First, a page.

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Indian Bridal Sarees

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A saree, sari, or shari is a strip of unstitched cloth that extends from four to nine meters long and draped over the body in various stylesAs the most common practice, wrap it around the waist then drape over the shoulder to expose the midriff. For the upper garment, wear a short backless or halter-necked blouse with short sleeves and a plunging neckline known as a “” or “ravika”
Today’s most popular saree style is the nivi drape. To make such drape, wrap the cloth around the lower body and form into even flower petal-like pleats tucked into the waistband of the petticoat, which is just below the navel. After one more turn around the waist, drape the loose end called the pallu or pallav diagonally in front of the torso and over to the shoulder. Show or hide the navel depending on the occasion by adjusting the pallu.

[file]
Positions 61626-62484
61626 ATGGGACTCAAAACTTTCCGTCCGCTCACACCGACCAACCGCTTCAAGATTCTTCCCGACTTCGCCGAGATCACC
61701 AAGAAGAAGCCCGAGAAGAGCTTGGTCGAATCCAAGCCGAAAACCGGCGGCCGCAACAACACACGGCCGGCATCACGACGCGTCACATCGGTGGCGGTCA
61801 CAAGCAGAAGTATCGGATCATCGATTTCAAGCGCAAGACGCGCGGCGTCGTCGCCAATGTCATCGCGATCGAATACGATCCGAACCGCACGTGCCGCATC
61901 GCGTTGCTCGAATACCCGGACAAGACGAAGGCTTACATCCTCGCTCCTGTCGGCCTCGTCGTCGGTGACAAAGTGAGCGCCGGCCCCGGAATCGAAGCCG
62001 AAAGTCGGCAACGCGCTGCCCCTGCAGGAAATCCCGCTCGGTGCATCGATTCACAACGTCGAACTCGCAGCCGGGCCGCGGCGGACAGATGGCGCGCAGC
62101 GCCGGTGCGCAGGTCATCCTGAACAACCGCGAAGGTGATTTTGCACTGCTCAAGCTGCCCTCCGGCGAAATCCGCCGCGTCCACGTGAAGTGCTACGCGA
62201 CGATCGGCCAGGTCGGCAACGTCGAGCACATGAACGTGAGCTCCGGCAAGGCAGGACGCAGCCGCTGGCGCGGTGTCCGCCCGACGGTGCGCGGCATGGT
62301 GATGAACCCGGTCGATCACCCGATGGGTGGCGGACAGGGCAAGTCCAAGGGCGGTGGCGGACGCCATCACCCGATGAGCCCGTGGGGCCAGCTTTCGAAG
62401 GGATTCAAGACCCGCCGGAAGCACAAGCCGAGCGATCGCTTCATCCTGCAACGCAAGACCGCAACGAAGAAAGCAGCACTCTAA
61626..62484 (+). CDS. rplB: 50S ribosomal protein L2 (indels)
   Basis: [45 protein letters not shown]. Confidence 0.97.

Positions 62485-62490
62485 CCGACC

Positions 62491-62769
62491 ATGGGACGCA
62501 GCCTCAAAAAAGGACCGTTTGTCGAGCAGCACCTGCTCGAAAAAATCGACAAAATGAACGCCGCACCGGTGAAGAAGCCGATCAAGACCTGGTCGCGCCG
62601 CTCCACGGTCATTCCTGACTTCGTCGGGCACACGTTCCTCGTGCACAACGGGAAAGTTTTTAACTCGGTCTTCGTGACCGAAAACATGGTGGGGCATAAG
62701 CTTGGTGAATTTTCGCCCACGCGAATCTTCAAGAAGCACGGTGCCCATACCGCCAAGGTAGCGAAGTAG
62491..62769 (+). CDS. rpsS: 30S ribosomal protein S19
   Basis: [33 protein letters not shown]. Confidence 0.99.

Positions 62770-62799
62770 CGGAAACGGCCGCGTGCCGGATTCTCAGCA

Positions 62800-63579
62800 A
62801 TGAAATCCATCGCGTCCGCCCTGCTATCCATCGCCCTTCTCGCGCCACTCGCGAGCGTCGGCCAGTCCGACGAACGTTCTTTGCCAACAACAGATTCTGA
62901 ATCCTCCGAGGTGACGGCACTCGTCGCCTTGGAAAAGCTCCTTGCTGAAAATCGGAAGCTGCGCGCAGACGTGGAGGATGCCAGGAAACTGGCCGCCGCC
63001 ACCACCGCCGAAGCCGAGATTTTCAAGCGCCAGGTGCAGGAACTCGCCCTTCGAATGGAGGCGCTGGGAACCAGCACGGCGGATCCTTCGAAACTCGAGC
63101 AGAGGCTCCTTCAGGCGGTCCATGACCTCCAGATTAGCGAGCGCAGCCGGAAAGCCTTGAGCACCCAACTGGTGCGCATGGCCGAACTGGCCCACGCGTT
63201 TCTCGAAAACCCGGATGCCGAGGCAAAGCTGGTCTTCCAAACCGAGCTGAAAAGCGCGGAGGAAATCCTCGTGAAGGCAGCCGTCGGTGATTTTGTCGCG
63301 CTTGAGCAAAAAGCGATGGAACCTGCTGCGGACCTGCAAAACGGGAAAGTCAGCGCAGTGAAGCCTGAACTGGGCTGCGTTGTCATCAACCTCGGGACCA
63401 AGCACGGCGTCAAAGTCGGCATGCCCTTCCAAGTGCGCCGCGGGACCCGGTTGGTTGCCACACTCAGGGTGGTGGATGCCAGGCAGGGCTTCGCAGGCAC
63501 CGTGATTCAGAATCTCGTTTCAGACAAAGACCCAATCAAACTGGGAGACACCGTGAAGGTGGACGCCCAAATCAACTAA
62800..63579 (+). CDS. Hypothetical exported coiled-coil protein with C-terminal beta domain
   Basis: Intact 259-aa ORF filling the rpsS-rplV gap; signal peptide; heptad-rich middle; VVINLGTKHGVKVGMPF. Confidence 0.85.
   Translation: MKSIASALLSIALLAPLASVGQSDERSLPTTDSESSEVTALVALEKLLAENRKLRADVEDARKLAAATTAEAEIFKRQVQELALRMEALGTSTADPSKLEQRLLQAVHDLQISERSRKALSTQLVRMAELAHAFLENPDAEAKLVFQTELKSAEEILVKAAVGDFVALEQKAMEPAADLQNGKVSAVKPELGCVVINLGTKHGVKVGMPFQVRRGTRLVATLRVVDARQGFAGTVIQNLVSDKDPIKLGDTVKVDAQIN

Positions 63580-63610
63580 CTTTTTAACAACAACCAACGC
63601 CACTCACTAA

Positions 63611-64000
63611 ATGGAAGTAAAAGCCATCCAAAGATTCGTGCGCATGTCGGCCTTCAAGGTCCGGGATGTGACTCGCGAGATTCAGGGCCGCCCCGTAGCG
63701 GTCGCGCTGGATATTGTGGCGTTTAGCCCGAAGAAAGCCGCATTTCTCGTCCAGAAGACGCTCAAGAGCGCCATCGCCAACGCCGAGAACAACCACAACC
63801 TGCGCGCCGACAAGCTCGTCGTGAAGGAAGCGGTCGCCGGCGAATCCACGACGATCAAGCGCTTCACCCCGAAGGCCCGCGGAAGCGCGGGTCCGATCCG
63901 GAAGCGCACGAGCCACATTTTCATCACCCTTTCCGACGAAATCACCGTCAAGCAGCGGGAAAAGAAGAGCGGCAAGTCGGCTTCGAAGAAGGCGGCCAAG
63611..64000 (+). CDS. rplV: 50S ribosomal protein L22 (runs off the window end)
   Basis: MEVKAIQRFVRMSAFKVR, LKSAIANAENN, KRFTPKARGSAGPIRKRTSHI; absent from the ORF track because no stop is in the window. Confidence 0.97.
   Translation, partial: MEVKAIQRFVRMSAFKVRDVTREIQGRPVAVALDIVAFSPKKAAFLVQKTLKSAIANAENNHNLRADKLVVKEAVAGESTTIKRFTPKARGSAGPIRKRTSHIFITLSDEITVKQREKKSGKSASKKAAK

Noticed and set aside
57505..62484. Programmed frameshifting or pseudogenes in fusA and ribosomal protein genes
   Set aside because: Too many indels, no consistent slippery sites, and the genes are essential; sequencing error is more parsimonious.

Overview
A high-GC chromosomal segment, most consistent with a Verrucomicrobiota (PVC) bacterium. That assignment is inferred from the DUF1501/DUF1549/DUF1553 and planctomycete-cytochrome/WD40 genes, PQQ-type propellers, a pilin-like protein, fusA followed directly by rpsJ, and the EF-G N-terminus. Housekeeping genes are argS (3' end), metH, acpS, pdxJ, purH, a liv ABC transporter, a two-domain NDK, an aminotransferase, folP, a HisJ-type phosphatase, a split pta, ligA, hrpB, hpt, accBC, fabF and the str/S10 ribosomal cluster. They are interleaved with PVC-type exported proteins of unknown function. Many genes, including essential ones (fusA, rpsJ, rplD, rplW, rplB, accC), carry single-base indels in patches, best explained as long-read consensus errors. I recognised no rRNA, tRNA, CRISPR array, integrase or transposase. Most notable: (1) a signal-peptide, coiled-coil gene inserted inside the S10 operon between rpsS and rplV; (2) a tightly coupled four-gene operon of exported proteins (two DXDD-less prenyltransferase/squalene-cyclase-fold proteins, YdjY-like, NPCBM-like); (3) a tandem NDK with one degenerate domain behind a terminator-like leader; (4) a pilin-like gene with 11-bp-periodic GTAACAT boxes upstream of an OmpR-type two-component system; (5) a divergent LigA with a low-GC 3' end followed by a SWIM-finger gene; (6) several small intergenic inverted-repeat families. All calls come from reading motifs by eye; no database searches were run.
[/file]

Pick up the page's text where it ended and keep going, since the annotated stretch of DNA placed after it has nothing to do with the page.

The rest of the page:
Leave the intricately designed long end of the pallu hanging freely from the back of the shoulder, tucked in at the waist, or use to cover the head or the neck. In some nivi styles, the pallu drapes from the back towards the front.
The saree is customarily red in color, but current couturiers make use of other vibrant hues by using Bandhej, the traditional art of dying. Particularly for wedding events, more types of base materials and embellishments go with their contemporary designs as well. All types of silk like Handloom Kanchipuram, Pure Apoorva, Kanchi, Crepe, and so forth work well with handwork of stones, sequins, crystals, pearls, coins and beads. Eye-catching embroideries, special weavings, and contrast patchwork beautifies any design and materials.

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